Absa Bank Kenya has been kicked out of foreign exchange trading for a week following violation of anti-money laundering regulations.
In a statement yesterday, financial sector regulator Central Bank of Kenya (CBK) said Absa, formerly Barclays Bank of Kenya, flouted several regulations in some forex trading conducted last month.
“The Central Bank of Kenya has taken regulatory action against Absa Bank Kenya (Absa Kenya), following Absa Kenya’s failure to provide information about some specific foreign exchange trades that it conducted in March 2020,” said the statement.
Under CBK anti-money laundering and terrorism finance regulations, banks have strict obligations to flag abnormal transactions by clients that could signal violation of the law.
Transfers, deposits and withdrawals of more than Sh999,999, for example, require clients to submit additional information to the bank. Other possible warning signs include unexplained geographic distance between a customer and the commercial bank.
“In investigating these and other earlier transactions it is evident that Absa Kenya did not have satisfactory assurance of the underlying commercial transactions supporting these trades, as is required, nor did the bank ensure the standard checks on anti-money laundering and combating the financing of terrorism (AML/CFT) and know-your-customer (KYC) requirements were applied,” CBK said.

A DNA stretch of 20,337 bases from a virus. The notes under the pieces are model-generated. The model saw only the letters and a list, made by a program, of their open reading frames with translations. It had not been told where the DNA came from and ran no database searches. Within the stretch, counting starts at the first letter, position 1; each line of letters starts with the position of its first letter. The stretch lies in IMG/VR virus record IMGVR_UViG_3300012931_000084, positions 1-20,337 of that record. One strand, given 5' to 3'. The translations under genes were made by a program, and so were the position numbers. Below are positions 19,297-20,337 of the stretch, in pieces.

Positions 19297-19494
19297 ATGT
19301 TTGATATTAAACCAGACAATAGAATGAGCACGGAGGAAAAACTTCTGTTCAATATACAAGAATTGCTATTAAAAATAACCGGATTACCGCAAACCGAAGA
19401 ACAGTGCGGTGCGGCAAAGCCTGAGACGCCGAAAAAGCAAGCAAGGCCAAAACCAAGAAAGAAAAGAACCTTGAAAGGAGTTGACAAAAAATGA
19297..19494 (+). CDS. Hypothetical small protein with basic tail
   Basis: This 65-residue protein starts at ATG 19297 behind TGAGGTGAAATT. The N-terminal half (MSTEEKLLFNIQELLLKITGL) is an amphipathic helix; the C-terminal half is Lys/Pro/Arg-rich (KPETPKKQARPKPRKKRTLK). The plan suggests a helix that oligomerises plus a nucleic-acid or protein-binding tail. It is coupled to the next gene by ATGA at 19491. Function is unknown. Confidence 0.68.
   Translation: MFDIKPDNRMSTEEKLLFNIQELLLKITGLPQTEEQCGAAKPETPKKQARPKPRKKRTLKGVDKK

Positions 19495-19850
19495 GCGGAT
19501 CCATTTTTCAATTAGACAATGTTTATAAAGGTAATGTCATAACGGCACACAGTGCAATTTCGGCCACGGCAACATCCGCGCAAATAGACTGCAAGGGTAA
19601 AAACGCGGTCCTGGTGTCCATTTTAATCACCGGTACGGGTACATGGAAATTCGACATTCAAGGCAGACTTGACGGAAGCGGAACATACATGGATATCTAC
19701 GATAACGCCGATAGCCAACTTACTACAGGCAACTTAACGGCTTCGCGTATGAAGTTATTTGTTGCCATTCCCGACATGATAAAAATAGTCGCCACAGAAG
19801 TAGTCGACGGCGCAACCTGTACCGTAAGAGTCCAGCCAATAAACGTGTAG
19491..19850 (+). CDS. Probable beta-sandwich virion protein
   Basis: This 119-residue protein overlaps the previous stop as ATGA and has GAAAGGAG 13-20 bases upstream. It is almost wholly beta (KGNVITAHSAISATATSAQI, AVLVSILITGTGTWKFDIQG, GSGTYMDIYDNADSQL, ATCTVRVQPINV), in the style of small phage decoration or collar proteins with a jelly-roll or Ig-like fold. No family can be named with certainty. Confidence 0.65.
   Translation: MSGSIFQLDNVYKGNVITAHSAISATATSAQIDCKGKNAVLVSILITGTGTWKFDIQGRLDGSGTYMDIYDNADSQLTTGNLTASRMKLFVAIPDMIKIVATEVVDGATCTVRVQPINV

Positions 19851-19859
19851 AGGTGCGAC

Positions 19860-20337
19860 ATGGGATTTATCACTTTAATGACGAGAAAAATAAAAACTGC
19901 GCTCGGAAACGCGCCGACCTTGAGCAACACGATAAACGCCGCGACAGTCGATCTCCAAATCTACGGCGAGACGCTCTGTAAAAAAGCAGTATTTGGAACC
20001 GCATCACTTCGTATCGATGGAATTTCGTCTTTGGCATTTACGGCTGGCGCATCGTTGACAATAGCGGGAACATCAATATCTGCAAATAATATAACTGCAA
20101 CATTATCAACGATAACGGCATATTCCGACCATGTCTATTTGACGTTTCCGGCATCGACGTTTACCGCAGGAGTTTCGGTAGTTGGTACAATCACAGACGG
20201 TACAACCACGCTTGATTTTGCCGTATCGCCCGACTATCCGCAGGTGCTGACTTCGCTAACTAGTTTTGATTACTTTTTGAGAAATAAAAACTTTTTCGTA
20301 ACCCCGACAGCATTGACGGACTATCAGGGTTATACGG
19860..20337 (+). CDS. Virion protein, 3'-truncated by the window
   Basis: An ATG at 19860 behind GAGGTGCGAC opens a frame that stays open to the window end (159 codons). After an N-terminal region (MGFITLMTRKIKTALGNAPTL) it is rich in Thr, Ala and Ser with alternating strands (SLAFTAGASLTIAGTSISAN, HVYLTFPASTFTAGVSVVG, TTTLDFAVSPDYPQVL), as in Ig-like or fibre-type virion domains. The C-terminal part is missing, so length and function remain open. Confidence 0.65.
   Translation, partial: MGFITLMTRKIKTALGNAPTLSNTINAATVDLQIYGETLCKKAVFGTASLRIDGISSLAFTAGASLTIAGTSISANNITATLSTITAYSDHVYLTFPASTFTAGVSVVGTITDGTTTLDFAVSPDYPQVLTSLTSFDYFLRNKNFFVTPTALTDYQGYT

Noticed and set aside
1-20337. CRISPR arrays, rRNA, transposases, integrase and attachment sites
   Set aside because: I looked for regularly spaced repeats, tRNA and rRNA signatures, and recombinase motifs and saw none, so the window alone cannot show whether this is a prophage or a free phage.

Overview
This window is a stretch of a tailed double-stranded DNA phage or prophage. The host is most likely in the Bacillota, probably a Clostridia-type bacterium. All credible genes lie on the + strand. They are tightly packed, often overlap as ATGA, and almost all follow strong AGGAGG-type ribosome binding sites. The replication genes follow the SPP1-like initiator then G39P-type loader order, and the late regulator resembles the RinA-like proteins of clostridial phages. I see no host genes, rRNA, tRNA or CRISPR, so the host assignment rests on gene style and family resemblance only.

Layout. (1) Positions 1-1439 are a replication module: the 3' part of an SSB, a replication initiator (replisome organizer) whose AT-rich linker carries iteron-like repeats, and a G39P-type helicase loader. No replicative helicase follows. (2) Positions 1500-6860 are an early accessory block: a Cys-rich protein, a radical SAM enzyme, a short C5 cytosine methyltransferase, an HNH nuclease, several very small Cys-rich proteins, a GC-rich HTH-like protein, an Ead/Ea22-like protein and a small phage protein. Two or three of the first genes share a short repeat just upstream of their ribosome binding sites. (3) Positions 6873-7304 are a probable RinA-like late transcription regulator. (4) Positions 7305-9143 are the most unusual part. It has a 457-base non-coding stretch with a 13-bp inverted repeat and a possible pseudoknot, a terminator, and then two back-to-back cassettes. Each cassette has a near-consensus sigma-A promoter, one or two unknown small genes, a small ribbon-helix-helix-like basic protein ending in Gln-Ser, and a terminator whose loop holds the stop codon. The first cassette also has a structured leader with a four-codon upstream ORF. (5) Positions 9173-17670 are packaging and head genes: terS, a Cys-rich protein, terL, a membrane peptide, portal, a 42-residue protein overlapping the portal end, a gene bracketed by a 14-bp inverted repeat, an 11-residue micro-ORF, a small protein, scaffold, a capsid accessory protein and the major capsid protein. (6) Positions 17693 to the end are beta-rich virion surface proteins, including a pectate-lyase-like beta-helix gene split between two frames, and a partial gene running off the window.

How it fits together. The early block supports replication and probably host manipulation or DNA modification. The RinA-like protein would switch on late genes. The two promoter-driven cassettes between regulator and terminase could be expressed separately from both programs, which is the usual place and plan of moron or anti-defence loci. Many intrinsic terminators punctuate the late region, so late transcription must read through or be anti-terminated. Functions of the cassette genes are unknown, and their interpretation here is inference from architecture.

The regulator ordered Absa Kenya to cease transactions on foreign exchange in the Kenyan market from April 9, 2020 to April 15, 2020.
“During this time Absa Kenya cannot transact, inter alia, in the interbank foreign exchange market. However, all committed transactions as at April 8, 2020, can be settled,” said CBK.
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In addition, the lender was expected to reverse the market positions created as a result of the flagged transactions and put in place adequate measures to ensure compliance.
CBK did not reveal the parties or the sum of money involved in the transactions but Absa said in its own subsequent statement that it carried out the trades on behalf of “highly reputable global financial institutions”.
“When the Central Bank of Kenya raised its concerns, pending resolution of the concerns raised, we decided to proactively cancel the two foreign exchange forward transactions concerned. These were being executed on behalf of highly reputable global financial institutions, which are regulated in line with best international practice,” said Absa.
“The transactions were executed at prevailing market rates. The decision to cancel the transactions was taken to demonstrate our willingness to address fully the concerns of the regulator.”
The bank said it was in ongoing consultations and discussions with CBK to fully resolve all matters raised in the shortest possible time.
In the month of March, the Kenya Shilling fell to the lowest in five years as the market reacted to the news of local infections of the Covid-19 disease.
At the beginning of the month the Shilling exchanged at average 101.1 to the dollar, but has since weakened substantially to trade at 106.1 yesterday.
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